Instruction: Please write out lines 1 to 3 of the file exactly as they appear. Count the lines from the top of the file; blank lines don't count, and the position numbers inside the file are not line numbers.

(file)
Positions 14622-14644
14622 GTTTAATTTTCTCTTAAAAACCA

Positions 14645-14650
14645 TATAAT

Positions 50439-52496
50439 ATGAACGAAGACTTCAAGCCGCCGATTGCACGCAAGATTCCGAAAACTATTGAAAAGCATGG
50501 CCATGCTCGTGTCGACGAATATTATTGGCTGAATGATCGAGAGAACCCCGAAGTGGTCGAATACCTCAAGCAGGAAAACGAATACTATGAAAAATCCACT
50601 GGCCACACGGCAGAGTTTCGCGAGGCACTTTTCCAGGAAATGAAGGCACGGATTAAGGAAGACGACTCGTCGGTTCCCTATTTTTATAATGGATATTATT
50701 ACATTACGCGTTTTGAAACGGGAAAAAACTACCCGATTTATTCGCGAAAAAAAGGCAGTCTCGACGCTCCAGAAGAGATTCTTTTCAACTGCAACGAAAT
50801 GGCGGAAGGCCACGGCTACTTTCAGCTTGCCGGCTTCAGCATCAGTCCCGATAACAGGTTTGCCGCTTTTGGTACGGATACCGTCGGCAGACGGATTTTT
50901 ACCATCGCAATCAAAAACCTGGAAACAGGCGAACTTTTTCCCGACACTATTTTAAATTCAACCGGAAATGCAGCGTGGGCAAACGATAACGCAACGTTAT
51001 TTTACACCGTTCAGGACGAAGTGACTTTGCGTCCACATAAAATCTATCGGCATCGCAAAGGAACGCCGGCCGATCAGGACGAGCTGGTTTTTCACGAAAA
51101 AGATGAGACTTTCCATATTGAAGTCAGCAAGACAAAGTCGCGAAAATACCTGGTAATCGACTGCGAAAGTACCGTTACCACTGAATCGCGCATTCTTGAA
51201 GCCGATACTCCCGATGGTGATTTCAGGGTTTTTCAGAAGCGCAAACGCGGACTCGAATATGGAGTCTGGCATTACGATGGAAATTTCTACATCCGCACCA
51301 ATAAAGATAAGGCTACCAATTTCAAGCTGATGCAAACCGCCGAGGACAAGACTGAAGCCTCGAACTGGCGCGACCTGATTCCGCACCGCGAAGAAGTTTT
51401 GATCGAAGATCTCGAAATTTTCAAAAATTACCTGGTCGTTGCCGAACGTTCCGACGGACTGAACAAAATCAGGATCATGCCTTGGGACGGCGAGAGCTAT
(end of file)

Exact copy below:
Positions 14622-14644
14622 GTTTAATTTTCTCTTAAAAACCA

Positions 14645-14650